Q: What was your first year like as the founder?
A: I knew nothing about nonprofits or business. I’m an educator. I mean, teachers like to learn, but I knew nothing about operation, budgets, and all of that. So, I basically just did everything out of pocket. Everything I did I just paid for it. That’s why I don’t have a budget.
I got a mentor who helped guide me. So, I opened a bank account and I did everything that was advised. But I still had to be a parent. I have two boys and they’re awesome, 18 and 15 years old. I was a football man. I was a taxi mom. I was all of that. But, while I was being a mom, I was volunteering, but I wasn’t pushing my name. I wasn’t saying, “I’m out here. I have a nonprofit. I’m doing GOOD Girls, and I’ll be doing this or that.” I believe in doing functions on purpose for a purpose.
Q: Was there anyone in particular that inspired you or encouraged you to pursue this path?
A: Yes, I met my dad when I was nine years old when I moved to Texas. I was living in California. Life had to start over when I moved here. My dad was married to a lady named Dolores Marie Robertson, my stepmom. I don’t like to say stepmom because I know that this lady loved me, every fiber in me.
So when I met her, I met my dad and I was the only child. They didn’t have any children. But, they were the couple that all the kids went to their house because of Dolores, my stepmom. She loved us unconditionally. I have a lot of cousins who she took care of and I was just kind of thrown in the bunch. We were all raised together. Everybody came to my house because of her. So when I became pregnant, my dad did not approve. I had to transition. I was homeless for a spell until my daughter came.
My stepmom called my mom, who did not believe in abortions, and she was like, “We have to bring her home. We have to do something.” So, she went against my dad, and that was pretty courageous. By her doing that, that showed me that I can do and become anything that I want to become even with a baby. During that time, I think I was 15 or 16, I was scared. I didn’t want to drop out of school. But, Dolores was like, “We’re just going to let her be out in the street? We can’t do that.”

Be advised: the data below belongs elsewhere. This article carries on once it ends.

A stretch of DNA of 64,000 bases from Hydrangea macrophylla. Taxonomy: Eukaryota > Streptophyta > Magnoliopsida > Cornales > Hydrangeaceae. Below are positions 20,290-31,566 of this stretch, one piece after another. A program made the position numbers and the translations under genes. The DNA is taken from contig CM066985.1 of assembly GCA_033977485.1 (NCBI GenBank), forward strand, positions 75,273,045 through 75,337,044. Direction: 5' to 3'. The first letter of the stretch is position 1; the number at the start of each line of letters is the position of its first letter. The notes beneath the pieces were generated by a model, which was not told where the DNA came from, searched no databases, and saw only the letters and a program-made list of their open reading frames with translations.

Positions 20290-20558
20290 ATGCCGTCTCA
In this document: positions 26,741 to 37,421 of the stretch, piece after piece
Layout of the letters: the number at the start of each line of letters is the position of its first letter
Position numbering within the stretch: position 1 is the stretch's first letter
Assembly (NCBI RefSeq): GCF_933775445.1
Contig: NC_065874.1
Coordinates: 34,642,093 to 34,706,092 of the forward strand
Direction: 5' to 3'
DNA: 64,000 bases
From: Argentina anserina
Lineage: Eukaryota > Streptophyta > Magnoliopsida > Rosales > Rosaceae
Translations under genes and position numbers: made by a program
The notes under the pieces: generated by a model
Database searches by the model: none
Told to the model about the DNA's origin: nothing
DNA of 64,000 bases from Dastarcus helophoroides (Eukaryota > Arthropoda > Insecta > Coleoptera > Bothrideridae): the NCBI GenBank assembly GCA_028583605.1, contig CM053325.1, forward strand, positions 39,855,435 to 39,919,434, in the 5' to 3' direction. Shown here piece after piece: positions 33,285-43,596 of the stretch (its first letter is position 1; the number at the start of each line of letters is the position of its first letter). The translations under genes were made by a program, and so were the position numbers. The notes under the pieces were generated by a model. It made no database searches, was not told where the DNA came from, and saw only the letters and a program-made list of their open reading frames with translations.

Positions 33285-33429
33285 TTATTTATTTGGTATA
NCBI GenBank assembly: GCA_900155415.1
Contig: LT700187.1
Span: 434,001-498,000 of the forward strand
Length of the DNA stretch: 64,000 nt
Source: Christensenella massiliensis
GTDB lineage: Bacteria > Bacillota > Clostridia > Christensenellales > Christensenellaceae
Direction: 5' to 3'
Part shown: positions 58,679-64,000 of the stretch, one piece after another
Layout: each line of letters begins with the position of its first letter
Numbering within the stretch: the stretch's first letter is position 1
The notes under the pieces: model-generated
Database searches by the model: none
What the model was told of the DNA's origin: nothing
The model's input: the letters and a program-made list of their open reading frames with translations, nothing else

So, I came back home, and I graduated from high school. I went to college clueless and didn’t know what I wanted to do, but I was determined to do something great with my life. So even though Dolores didn’t go to college or anything, she had a corporate job. I knew that I’m not corporate material. I’m not a desk person, I’m a people person. I wanted to make her proud, so I stayed in college. I ended up going into education. Then, when I started praying and getting into church and things of that nature, then this is when this whole idea came about.
But, she was able to see me get married. She passed away. That’s why I’m so determined to build legacy wealth for my children and do something great, make an impact. And I believe that that’s my purpose in life is to make an impact, touch everybody who runs across me.
Q: How do you define success for yourself, both personally and as a professional?
A: Well, success is measured differently for everybody. Right now, in my personal life, I don’t feel so successful because I am currently in transition. I pretty much had to sacrifice my family. I’m just being transparent right now. It’s probably for the better because early on, when you ignore signs and you try to conform into a different person and you lose a part of who you are. You take hits, but you have to keep going, and if you keep going that is a measure of success to me.
So in my professional life, it took me seven and a half years to get a counseling job. I thought that was my only purpose. I can teach really well, but I want to get out of this classroom, so I became an interventionist for kids before they go into a setting like a detention center. So, I did a prevention program. So in my professional life success for me is working hard and just learning the things I needed to learn to be productive in the community.
Q: What’s been the most important skill that you have developed to be a good business owner?
A: To be slow to speak and quick to listen. I’m still working on that. It’s a struggle.
I also think getting a mentor has absolutely made a difference for me. That’s the number one thing. If you don’t know how to do something, there is someone who knows how to do it.
Q: Have you ever thought about quitting? If so, can you tell us the story?
A: I’ll say in 2018, I shelved the project to be a parent. So, I didn’t quit. It was always there, but I didn’t promote the brand or even think about marketing. When I started learning all of those things that I had to do, I was like, “I can’t do that and be a mom because my kids were much younger then. And they were in little league, football, and baseball, and all this other stuff. So, I became a Girl Scout troop leader so that I could still be connected with the youth of my community. I was also a camp leader.